§36. The replacement of Eos as Dios thugatêr/thugatêr Dios by Aphrodite and other goddesses leads to a fragmentation of her original functions. From the comparative evidence of the Rig-Veda, we might have expected Eos to be both the mother and the consort of a solar figure like Phaethon. Instead, the Hesiodic tradition assigns Aphrodite as consort of Phaethon, while Eos is only his mother (Th. 986-991). We may infer that the originally fused functions of mating with the consort and being reborn from the mother were split and divided between Aphrodite and Eos respectively. However, such a split leaves Phaethon as son of Eos simply by birth rather than by rebirth.

§37. For another instance of fragmentation in the functions of Eos, let us consider what happens to the originally fused functions of abduction, death, and preservation in the myth of Orion at v 121-124: here Eos abducts and preserves the young hero Orion, but then he is killed by Artemis. I infer that the function of causing the death of Orion has been reassigned from Eos to Artemis.[1] In this same function of causing death, Artemis actually qualifies as thugater Dios (vocative) in Penelope's death wish (xx 61).[2] Eos, on the other hand, retains the function of abducting and preserving Orion. Accordingly, the Orion myth is marked by the sequence abduction/preservation followed by death; this pattern is the inverse of abduction/death followed by preservation--the sequence that marks the myth of Phaethon.[3]

§38. In contrast to the solar myth of Phaethon, the inverse sequence that marks the myth of Orion results in a scheme that is astral. We may note that the figure of Orion is in fact already an astral image in Homeric diction (v 274, XVIII 488), and that the relation of Orion's celestial movements to the Dawn is the inverse of the Sun's movements. Like the Sun, the constellation Orion rises from the Okeanos and sets in it (v 275, XVIII 489). Unlike the Sun, it rises and sets at night, not in daytime. In the summer, at threshing time, Orion starts rising before Dawn (W&D 598-599). In the winter, at ploughing time, Orion starts setting before Dawn (W&D615-616). In summer days, the light of Dawn catches up with the rising Orion, and he can be her consort in the daytime.[1] In winter days, the light of Dawn arrives too late to keep Orion from setting into the Okeanos.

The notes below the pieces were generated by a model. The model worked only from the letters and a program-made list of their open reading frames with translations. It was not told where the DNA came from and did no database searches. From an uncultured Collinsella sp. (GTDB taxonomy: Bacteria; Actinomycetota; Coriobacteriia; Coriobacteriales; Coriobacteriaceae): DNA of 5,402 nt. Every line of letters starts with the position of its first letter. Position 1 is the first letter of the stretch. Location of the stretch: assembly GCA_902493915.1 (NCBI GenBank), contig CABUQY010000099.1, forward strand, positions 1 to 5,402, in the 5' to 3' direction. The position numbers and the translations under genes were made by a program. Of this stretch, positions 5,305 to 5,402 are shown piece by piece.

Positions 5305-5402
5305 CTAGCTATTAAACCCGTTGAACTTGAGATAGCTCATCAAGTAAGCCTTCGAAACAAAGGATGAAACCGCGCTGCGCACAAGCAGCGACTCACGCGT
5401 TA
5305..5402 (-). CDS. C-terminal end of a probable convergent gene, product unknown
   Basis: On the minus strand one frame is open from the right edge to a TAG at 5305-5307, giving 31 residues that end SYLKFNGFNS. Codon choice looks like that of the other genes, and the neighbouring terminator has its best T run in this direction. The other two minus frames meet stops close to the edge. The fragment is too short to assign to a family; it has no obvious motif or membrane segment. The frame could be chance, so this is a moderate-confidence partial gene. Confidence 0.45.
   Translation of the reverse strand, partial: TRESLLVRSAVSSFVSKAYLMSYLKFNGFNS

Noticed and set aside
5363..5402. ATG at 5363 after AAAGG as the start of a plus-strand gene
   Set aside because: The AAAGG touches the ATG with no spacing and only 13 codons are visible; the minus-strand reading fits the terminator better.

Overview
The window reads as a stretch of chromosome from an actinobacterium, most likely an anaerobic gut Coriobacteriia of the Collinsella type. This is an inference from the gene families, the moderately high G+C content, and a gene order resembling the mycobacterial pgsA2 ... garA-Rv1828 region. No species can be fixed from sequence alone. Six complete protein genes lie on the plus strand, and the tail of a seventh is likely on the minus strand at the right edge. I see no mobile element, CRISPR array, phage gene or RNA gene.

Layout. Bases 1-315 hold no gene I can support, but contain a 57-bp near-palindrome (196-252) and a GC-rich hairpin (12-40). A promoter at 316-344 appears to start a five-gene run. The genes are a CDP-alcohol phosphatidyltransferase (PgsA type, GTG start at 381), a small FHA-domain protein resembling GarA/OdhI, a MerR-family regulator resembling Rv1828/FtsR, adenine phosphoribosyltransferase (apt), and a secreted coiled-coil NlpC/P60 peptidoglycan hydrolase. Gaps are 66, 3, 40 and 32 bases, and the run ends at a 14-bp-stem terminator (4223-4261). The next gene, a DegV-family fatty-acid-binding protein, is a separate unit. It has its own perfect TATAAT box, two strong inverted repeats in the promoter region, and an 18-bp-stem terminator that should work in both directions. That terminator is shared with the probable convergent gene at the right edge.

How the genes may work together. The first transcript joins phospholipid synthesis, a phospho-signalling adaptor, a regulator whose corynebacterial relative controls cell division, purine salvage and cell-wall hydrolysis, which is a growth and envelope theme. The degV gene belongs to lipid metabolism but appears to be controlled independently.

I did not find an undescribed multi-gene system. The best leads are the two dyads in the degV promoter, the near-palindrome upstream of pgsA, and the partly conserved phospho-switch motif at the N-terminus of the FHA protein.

§39. One related star which does not set, however, is the Arktos 'Bear':

oh d' mmorq sti loetrn |Vkeanoo

She alone has no share in the baths of Okeanos.
v 275 = XVIII 489

Since the theme of plunging into the Okeanos conveys the process of death (see again xx 63-65), it follows that the exemption of Arktos from ever having to set into the Okeanos conveys her immortality. The Arktos "stalks Orion," Oô-rîôna dokeuei (v 274 = XVIII 488), and the verb dokeuei 'stalks' implies doom. In Homeric diction, it applies when marksmen or beasts take aim at their victims (XIII 545, XVI 313, VIII 340).[1] In the lore reported by Pausanias (8.35.6-7), the name Arktos applies also to Kallisto as mother of Arkas and hence progenitrix of the Arkades 'Arcadians'; she is represented as being turned into a bear and being killed by Artemis. The heroine Kallistô herself is the ritual antagonist of Artemis Kallistê, whose sanctuary is located on the "Mound of Kallisto" (Pausanias 8.35.8).[2] On the basis of such traditions, featuring an intimate nexus between Artemis and the concept of Arktos, we are encouraged to infer an actual identification in the astral scheme: an immortal Arktos stalks a mortal Orion at v 273-275 and XVIII 487-489, and the image implicitly retells the myth of Artemis killing Orion, explicit at v 121-124. As Odysseus is floating along on his nocturnal sea voyage, he contemplates this image of Arktos stalking Orion in the sky above (v 271-275), which Kalypso had marked out for him to fix the direction in which his raft is to sail (v 276-277). Since Kalypso herself had compared her seduction of Odysseus with the abduction of Orion by Eos (v 121), the connected theme of Orion's death from the shafts of Artemis (v 122-124) makes the image of Arktos stalking Orion at v 271-275 an ominous sign indeed for Odysseus. He is being guided away from the Island of Kalypso by a celestial sign that points to the fate awaiting him if he had stayed behind as bedmate of the immortal goddess.